“Yes, and the old grammar school close by. I was very near going there once myself, but they sent me to Winchester instead. It was partly through me that he got his berth here, though not much to thank me for, I am afraid. Sixty pounds a year and his rations isn’t much for a man who has been at Cambridge. But even that he could not get in the navy when the slack time came last year. He held no commission, like many other fine young fellows, but had entered as a first-class volunteer. And so he had no rating when this vile peace was patched up — excuse me, my dear, what I meant to say was, when the blessings of tranquillity were restored. And before that his father, my dear old friend, died very suddenly, as you have heard me say, without leaving more than would bury him. Don’t talk any more of it. It makes me sad to think of it.”

“But,” persisted Dolly, “I could never understand why a famous man like Sir Edmond Scudamore — a physician in large practice, and head doctor to the King, as you have often told us — could possibly have died in that sort of way, without leaving any money, or at least a quantity of valuable furniture and jewels. And he had not a number of children, papa, to spend all his money, as I do yours, whenever I get the chance; though you are growing so dreadfully stingy now that I never can look even decent.”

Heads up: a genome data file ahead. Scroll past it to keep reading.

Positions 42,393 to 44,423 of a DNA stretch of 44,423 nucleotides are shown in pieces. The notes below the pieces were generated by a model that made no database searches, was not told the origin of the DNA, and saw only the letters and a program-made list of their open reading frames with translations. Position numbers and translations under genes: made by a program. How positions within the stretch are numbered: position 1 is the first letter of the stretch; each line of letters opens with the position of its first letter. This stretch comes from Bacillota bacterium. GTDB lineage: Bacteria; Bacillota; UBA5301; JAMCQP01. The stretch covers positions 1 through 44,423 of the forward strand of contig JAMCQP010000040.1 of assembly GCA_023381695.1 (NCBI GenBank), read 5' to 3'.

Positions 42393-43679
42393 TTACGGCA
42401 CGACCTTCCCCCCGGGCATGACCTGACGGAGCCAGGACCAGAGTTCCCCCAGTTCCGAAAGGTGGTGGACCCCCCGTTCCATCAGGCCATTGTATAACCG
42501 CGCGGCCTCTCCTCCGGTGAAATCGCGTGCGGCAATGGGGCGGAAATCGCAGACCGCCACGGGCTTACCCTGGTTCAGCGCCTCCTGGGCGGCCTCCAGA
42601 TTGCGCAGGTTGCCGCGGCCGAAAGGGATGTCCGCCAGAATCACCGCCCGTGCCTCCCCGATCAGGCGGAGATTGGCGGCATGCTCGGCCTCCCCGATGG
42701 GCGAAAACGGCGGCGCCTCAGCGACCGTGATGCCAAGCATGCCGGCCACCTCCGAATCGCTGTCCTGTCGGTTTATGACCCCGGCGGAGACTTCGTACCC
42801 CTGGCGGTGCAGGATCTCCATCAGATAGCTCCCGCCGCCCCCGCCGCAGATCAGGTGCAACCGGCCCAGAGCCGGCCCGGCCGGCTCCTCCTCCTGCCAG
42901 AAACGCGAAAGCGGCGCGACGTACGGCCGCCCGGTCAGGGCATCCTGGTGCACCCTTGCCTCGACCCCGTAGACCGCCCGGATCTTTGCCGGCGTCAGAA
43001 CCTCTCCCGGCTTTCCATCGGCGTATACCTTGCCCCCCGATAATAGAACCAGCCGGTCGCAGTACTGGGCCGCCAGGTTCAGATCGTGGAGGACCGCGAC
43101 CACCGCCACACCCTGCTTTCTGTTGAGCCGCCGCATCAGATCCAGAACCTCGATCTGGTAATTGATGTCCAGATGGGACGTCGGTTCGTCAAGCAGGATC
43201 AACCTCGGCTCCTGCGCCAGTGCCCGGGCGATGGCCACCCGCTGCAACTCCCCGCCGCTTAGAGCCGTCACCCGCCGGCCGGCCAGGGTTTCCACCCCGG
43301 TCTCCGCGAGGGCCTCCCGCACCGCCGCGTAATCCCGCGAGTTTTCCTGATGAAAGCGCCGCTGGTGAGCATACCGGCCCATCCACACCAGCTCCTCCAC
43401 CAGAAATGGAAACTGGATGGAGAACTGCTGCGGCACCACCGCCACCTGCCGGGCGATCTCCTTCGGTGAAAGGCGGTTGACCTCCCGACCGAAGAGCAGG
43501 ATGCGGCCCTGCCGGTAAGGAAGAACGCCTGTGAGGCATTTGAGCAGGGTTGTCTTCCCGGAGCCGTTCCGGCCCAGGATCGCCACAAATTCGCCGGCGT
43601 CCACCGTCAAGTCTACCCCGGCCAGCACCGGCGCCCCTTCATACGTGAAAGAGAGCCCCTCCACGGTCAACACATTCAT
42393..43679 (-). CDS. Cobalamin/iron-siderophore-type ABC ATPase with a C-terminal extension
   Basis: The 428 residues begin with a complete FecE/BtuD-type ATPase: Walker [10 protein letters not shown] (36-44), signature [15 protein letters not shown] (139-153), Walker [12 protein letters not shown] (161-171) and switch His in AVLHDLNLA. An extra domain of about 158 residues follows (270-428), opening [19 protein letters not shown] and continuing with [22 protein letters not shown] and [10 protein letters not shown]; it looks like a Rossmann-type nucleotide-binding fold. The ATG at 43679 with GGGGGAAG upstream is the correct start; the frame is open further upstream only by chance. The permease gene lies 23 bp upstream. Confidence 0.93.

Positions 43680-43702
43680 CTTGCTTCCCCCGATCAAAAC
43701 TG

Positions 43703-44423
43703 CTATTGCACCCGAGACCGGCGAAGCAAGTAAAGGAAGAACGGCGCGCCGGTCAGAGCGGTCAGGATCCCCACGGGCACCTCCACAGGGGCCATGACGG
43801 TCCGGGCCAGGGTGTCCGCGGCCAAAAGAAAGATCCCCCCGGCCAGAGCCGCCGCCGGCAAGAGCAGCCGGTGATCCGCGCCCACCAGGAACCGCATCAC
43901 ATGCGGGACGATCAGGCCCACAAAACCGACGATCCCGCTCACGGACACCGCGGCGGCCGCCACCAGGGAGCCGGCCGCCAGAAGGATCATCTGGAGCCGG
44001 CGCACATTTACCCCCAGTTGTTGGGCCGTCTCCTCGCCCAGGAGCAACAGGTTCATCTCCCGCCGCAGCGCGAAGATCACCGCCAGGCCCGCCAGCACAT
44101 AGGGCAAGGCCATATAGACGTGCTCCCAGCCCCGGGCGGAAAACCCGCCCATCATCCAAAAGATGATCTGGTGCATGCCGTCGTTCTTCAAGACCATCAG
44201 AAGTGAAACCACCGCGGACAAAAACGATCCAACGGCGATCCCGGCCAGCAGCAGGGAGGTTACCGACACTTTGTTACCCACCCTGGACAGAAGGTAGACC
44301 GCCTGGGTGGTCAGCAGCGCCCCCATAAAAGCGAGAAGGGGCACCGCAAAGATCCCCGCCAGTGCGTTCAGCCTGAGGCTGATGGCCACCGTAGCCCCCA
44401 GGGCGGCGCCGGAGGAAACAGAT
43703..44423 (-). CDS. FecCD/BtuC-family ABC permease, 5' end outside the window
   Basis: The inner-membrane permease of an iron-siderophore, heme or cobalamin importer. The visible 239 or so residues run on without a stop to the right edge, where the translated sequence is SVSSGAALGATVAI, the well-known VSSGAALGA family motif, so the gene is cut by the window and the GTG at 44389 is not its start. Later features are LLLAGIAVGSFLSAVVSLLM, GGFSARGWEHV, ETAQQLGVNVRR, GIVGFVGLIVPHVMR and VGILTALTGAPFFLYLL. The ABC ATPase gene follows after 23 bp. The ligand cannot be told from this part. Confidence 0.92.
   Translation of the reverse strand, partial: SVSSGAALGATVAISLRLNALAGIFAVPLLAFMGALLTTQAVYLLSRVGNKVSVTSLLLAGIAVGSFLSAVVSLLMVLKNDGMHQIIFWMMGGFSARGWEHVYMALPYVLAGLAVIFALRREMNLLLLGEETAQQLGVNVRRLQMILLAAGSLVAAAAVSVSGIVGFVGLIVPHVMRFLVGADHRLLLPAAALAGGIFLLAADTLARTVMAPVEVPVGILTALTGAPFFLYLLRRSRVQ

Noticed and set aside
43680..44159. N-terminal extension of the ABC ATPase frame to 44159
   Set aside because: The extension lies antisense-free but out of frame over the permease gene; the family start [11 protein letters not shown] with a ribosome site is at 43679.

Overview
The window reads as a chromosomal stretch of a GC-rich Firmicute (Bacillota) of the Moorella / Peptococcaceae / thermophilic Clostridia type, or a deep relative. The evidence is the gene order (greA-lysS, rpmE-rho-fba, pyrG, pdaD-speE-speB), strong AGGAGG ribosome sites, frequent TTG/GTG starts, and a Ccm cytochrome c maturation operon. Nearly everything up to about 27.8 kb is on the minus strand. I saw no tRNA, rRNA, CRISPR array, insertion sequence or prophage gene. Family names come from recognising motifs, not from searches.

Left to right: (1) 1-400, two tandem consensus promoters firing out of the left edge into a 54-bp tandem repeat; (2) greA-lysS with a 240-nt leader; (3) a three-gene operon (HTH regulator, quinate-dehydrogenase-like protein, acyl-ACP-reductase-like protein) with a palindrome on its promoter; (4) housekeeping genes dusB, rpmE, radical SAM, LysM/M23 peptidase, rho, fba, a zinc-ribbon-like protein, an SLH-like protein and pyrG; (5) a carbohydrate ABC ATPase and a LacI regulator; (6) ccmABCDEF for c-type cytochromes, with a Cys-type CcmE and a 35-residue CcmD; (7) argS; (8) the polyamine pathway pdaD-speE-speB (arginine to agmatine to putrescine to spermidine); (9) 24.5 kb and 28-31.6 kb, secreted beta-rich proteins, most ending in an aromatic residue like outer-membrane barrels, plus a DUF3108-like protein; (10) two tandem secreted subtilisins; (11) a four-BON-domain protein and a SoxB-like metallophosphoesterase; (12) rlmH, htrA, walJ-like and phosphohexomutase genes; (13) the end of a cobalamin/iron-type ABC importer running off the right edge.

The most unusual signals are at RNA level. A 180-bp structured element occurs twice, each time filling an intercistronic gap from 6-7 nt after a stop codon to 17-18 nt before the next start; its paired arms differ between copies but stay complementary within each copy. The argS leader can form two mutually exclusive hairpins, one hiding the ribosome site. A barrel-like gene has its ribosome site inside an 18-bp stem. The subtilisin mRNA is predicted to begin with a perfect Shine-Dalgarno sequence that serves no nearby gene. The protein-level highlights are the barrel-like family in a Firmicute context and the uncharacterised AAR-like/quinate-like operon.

“My dear, it is a very long sad story. Not about my stinginess, I mean — though that is a sad story, in another sense, but will not move my compassion. As to Sir Edmond, I can only tell you now that, while he was a man of great scientific knowledge, he knew very little indeed of money matters, and was not only far too generous, but what is a thousand times worse, too trustful. Being of an honorable race himself, and an honorable sample of it, he supposed that a man of good family must be a gentleman; which is not always the case. He advanced large sums of money, and signed bonds for a gentleman, or rather a man of that rank, whose name does not concern you; and by that man he was vilely betrayed; and I would rather not tell you the rest of it. Poor Blyth had to leave Cambridge first, where he was sure to have done very well indeed, and at his wish he was sent afloat, where he would have done even better; and then, as his father’s troubles deepened, and ended in his death of heart complaint, the poor boy was left to keep his broken-hearted mother upon nothing but a Latin Grammar. And I fear it is like a purser’s dip. But here we are at Stonnington — a long steep pitch. Let us slacken sail, my dears, as we have brought no cockswain. Neither of you need land, you know, but I shall go into the schoolroom.”

“One thing I want to know,” said the active-minded Dolly, as the horses came blowing their breath up the hill: “if his father was Sir Edmond, and he is the only child, according to all the laws of nature, he ought to be Sir Blyth Scudamore.”

“It shows how little you have been out — as good Mrs. Twemlow expresses it — that you do not even understand the laws of nature as between a baronet and a knight.”

“Oh, to be sure; I recollect! How very stupid of me! The one goes on, and the other doesn’t, after the individual stops. But whose fault is it that I go out so little? So you see you are caught in your own trap, papa.”

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Last updated Wednesday, March 12, 2014 at 13:31